Bristol / Main characteristics

Regional capital of the South West of England, Bristol is an attractive city famed for creativity, innovation and green dynamism.

Historically an inland port approached along the river Avon, from the 13th  to 18th  century Bristol was one of the 3 largest UK cities alongside London and York. A fine architectural heritage includes dramatic terraces overlooking the gorge and a collection of magnificent squares. Following the relocation of the working port to a more accessible coastal location, Bristol’s floating harbour became a popular leisure amenity supporting a thriving tourist trade.  

The  current population of 441 300 inhabitants  makes Bristol the UK’s 8th most populous city.

Home to several major environmentally progressive organisations who have based their headquarters or main offices in Bristol, the list includes the Soil Association promoters of organic food, national cycling charity Sustrans, the Federation of City Farms & Community Gardens, the ethical bank Triodos and the regulatory Environment Agency.

The University of Bristol and the University of the West of England attract large numbers of students who swell the population by 35,638 in term time and contribute to a lively city. Many former students remain in Bristol and the 20 to 29 years age group,  at 23% of the total population, is the largest in the city and has increased by almost 50% since 2001.

 A cosmopolitan city, the black & ethnic minority population stands at 16% (ONS census 2011). Since 2001 there has been a significant increase in the number of international migrants coming to live in Bristol, particularly Somali communities and Polish residents finding work following the expansion of the EU.

The unemployment rate for Bristol ws 6.8% in June 2012 compared to a national 8.1% and a South West England rate of 6.2%. Bristols average earnings are £27,100 gross (ONS annual survey 2011) with Gross Domestic  Household Income per capita for Bristol, £13,784 in 2010.

Housing is composed by 123 500 houses (66% of dwelling stock) and 62 550 flats (34% of dwelling stock). The most recent data available on household composition estimates that almost half of all households in Bristol are couple households, a third are one person households, 10% lone parent households and the remaining 10% other multi-person households. Future projections indicate that the number of couple households is likely to fall, whilst the number of one person households is likely to increase.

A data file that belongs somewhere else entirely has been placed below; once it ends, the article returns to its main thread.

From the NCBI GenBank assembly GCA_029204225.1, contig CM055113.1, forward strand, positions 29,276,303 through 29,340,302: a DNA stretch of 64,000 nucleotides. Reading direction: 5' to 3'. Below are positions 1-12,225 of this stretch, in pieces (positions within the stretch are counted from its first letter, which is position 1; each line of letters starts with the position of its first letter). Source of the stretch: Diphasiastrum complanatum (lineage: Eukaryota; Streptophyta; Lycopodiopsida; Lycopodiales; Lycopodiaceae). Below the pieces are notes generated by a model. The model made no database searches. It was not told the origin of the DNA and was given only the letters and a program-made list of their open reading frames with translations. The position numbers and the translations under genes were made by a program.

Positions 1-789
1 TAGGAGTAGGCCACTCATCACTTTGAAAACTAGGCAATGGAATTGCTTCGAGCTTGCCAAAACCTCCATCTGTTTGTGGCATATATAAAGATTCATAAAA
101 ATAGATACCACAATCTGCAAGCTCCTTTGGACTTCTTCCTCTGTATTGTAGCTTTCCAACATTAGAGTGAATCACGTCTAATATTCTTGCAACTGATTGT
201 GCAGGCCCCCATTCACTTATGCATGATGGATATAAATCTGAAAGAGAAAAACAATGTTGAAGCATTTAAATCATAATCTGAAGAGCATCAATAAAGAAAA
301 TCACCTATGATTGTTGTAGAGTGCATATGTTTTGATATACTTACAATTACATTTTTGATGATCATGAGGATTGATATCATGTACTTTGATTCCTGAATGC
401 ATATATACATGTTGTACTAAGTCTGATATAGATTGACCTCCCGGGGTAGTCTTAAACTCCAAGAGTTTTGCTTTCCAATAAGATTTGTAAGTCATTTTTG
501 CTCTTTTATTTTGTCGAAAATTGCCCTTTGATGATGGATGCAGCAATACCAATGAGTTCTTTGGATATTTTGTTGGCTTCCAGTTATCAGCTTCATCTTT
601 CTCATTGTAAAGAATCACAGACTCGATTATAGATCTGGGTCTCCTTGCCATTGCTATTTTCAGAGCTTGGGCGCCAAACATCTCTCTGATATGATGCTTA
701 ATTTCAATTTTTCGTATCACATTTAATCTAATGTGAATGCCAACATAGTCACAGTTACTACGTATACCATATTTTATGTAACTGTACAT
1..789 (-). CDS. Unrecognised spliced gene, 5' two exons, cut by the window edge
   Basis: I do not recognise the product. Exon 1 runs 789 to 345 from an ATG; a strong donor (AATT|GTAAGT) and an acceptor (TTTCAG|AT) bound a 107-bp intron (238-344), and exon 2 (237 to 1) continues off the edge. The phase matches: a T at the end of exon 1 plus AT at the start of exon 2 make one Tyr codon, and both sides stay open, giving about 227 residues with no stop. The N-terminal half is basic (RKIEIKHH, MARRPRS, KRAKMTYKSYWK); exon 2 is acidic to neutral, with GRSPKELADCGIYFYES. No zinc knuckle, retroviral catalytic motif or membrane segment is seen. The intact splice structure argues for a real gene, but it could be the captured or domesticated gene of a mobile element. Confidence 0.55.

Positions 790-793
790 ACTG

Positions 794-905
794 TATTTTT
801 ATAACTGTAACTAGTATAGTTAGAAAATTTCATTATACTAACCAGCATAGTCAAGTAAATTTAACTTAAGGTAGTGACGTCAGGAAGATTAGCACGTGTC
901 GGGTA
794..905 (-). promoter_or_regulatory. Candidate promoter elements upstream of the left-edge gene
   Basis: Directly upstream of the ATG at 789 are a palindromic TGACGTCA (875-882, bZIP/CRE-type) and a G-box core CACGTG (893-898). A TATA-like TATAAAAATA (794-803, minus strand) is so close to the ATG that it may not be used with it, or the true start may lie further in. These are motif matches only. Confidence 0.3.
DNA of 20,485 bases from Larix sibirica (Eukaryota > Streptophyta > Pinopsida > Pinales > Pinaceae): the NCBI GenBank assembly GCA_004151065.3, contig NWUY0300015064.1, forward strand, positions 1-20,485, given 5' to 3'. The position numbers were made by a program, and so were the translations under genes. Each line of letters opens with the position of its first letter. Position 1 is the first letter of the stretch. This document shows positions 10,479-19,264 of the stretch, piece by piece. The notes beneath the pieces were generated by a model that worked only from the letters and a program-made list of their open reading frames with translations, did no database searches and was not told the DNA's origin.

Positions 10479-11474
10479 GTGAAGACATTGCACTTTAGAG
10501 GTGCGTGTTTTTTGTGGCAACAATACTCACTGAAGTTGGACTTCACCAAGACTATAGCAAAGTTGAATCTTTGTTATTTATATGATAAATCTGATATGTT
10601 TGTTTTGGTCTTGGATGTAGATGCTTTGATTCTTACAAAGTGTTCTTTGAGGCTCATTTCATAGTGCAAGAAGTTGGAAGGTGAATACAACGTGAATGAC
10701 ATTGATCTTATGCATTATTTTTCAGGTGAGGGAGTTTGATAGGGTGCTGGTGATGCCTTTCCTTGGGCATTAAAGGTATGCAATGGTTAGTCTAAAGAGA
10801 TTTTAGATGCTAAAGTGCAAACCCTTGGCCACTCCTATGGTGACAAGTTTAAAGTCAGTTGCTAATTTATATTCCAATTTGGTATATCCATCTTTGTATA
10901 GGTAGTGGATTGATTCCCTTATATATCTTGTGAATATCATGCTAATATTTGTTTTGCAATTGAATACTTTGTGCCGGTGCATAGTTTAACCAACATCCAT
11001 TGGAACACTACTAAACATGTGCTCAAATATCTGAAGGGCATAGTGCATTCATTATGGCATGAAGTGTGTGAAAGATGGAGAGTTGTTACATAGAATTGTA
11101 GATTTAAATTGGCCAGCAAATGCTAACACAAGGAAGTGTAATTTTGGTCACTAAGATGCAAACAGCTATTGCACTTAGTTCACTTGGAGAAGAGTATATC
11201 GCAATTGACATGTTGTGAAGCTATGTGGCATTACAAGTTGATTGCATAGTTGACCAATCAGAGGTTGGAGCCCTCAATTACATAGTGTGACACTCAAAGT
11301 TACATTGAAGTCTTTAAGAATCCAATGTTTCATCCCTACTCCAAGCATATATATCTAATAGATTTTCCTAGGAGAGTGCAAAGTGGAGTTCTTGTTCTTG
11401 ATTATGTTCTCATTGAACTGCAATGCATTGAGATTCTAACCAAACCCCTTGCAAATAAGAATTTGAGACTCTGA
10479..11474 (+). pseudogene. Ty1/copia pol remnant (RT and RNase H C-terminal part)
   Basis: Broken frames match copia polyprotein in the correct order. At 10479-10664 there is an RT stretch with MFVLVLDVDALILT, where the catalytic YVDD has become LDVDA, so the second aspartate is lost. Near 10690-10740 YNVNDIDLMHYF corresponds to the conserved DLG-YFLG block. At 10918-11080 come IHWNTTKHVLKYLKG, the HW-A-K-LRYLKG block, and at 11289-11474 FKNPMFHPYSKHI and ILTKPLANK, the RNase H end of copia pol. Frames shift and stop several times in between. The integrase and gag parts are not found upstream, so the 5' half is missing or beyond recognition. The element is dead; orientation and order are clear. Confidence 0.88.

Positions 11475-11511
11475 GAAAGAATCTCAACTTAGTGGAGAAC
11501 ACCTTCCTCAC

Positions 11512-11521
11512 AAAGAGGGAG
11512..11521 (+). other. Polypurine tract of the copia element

42.2% of residents have a degree or equivalent qualifications, helping to support the great diversity of businesses that make Bristol nationally and internationally such a prosperous city. Progress is being made to raise educational standards to enable more residents to benefit and to tackle the extreme poverty tht exists in some neighbourhoods.  

Bristol’s prosperity is not shared equally by all its citizens.  In 2008, it was estimated that around 21,900 (or 27%) children live in poverty in Bristol, 19,700 of these were aged under 16. These figures are not evenly distributed across Bristol. For example Lawrence Hill has 2,300 (almost 60%) of its children living in poverty, putting it in the bottom percentile of all wards nationally.

Key Business Sectors (more than 5% Gross Value Added) that are in order: Banking and Insurance, Professional Services, Health and Social Care, Education, Creative Industries, Leisure and Tourism. Key employment sectors (more than 5% employment) are in order: Health and Social Care, Education, Wholesale and Distribution, Retail, Professional Services, Leisure and Tourism, Banking and Insurance, Public Administration and Defence.

The current share of jobs along the food chain is an estimated 10%.



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